Gesslerburg Castle was mentioned first time in 1263, but it may have been built already earlier. The castle moved to the hands of Habsburg family in 1291.

Comments

Your name



Details

Founded: 13th century
Category: Castles and fortifications in Switzerland

Rating

4.5/5 (based on Google user reviews)

User Reviews

Lode Van de Velde (7 months ago)
Just for the views alone you should go there, amazing place.
Johnny K (11 months ago)
Wonderful hidden gem in Küssnacht. Previous inhabitants include Ritter Hartmann - the son-in-law of Zurich's Rudolf Brun and the nobile family of Silenen. Legend has it that Tell's archenemy Gessler resided here thus giving the ruins their current name. Best to walk around and explore. Dangerous when wet and not pram friendly but otherwise fantastic with view of lake and Pilatus
su mei (11 months ago)
Offers great 365 degree views over Lake of Lucerne, Kuessnacht, Lake of Zug and Rigi. Several nice grill areas with benches. The railings along the castle walls are very adventurous and definitely nothing for smaller kids (could easily fall off). Parental supervision is STRONGLY advised.
Rolf Chanton (13 months ago)
Top????
Lyudmila Yartseva (14 months ago)
We stopped by on the weekday, so we we're the only people. View is beautiful. Nice place. I didn't found the parking, it either needs to be better indicated or doesn't exist.
Powered by Google

Featured Historic Landmarks, Sites & Buildings

Historic Site of the week

Gruyères Castle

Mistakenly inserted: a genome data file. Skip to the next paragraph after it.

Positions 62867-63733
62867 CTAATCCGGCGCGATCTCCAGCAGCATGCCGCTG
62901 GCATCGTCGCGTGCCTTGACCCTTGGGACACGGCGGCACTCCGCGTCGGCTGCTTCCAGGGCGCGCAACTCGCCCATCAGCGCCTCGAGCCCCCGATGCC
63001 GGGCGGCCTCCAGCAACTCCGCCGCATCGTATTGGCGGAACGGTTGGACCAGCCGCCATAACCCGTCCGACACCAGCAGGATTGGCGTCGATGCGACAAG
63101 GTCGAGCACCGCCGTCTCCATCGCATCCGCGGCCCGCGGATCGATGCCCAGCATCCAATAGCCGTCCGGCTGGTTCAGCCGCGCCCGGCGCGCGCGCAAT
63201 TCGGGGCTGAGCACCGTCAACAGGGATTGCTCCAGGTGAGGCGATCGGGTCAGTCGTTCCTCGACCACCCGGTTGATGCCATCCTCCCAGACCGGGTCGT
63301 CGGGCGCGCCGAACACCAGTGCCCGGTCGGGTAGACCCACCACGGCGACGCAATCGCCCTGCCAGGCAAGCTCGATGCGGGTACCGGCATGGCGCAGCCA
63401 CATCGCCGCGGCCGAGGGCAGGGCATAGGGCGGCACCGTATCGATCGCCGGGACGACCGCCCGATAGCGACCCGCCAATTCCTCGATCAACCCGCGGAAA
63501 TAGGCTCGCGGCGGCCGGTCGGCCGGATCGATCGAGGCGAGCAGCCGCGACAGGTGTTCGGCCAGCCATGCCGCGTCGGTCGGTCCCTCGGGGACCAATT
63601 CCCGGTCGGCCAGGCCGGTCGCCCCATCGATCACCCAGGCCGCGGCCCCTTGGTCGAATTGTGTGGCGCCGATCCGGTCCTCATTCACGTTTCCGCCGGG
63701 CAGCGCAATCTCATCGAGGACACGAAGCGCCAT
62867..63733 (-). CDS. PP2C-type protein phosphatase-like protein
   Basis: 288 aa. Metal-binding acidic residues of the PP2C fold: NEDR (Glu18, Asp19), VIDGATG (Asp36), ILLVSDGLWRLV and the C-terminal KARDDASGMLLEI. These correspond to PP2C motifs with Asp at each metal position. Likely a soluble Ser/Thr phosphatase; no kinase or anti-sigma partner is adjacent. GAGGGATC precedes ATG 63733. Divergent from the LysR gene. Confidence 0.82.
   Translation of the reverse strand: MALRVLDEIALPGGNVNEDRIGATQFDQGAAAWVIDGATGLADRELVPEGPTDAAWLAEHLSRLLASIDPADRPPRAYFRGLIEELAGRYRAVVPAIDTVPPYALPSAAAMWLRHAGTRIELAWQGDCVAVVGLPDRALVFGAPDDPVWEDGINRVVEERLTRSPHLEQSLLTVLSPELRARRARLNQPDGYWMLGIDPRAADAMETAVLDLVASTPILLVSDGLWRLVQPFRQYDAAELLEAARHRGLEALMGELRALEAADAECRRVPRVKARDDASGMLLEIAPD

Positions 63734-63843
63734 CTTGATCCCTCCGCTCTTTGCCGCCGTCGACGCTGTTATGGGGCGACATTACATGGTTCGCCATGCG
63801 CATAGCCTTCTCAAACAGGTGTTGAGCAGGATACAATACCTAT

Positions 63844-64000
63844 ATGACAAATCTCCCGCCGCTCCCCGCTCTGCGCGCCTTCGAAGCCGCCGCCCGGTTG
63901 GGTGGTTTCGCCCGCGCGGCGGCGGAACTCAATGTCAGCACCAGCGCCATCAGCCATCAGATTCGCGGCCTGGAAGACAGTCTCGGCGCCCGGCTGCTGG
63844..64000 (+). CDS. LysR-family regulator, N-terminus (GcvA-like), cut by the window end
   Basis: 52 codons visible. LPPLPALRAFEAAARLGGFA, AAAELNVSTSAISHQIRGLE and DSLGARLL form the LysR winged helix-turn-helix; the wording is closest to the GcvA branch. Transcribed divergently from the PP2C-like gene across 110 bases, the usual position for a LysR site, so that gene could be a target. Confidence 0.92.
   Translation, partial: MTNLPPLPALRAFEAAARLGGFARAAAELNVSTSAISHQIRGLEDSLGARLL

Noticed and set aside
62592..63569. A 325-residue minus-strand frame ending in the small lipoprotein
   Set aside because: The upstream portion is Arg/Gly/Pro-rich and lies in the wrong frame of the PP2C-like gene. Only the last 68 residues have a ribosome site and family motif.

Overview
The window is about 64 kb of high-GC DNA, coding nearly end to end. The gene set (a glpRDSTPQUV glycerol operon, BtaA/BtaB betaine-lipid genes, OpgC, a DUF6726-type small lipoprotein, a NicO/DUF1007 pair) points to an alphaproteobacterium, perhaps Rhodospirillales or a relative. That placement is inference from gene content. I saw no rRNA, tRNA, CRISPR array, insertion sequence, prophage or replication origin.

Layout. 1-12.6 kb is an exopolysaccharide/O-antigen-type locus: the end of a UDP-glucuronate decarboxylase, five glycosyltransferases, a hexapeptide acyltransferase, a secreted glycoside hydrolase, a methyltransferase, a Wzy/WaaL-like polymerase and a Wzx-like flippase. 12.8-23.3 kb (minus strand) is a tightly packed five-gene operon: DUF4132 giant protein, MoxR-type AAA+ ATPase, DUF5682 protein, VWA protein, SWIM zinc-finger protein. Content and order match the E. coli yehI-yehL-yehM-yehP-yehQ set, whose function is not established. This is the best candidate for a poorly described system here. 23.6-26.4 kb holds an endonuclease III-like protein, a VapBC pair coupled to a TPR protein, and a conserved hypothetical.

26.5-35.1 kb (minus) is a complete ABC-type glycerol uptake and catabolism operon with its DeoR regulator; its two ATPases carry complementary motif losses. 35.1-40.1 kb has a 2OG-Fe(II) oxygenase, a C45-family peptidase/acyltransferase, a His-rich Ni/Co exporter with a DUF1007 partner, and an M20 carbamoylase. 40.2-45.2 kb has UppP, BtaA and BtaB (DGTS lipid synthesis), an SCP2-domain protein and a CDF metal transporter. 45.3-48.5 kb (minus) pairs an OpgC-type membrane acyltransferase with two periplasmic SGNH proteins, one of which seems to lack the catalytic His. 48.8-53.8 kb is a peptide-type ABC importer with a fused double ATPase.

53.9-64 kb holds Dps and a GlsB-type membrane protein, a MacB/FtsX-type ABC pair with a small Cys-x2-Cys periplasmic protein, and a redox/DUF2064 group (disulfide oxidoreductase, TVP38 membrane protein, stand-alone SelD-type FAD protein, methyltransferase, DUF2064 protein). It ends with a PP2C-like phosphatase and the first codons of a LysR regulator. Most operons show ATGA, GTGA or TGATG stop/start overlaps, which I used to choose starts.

The Castle of Gruyères is one of the most famous in Switzerland. It was built between 1270 and 1282, following the typical square plan of the fortifications in Savoy. It was the property of the Counts of Gruyères until the bankruptcy of the Count Michel in 1554. His creditors the cantons of Fribourg and Bern shared his earldom. From 1555 to 1798 the castle became residence to the bailiffs and then to the prefects sent by Fribourg.

In 1849 the castle was sold to the Bovy and Balland families, who used the castle as their summer residency and restored it. The castle was then bought back by the canton of Fribourg in 1938, made into a museum and opened to the public. Since 1993, a foundation ensures the conservation as well as the highlighting of the building and the art collection.

The castle is the home of three capes of the Order of the Golden Fleece. They were part of the war booty captured by the Swiss Confederates (which included troops from Gruyères) at the Battle of Morat against Charles the Bold, Duke of Burgundy in 1476. As Charles the Bold was celebrating the anniversary of his father's death, one of the capes is a black velvet sacerdotal vestment with Philip the Good's emblem sewn into it.

A collection of landscapes by 19th century artists Jean-Baptiste-Camille Corot, Barthélemy Menn and others are on display in the castle.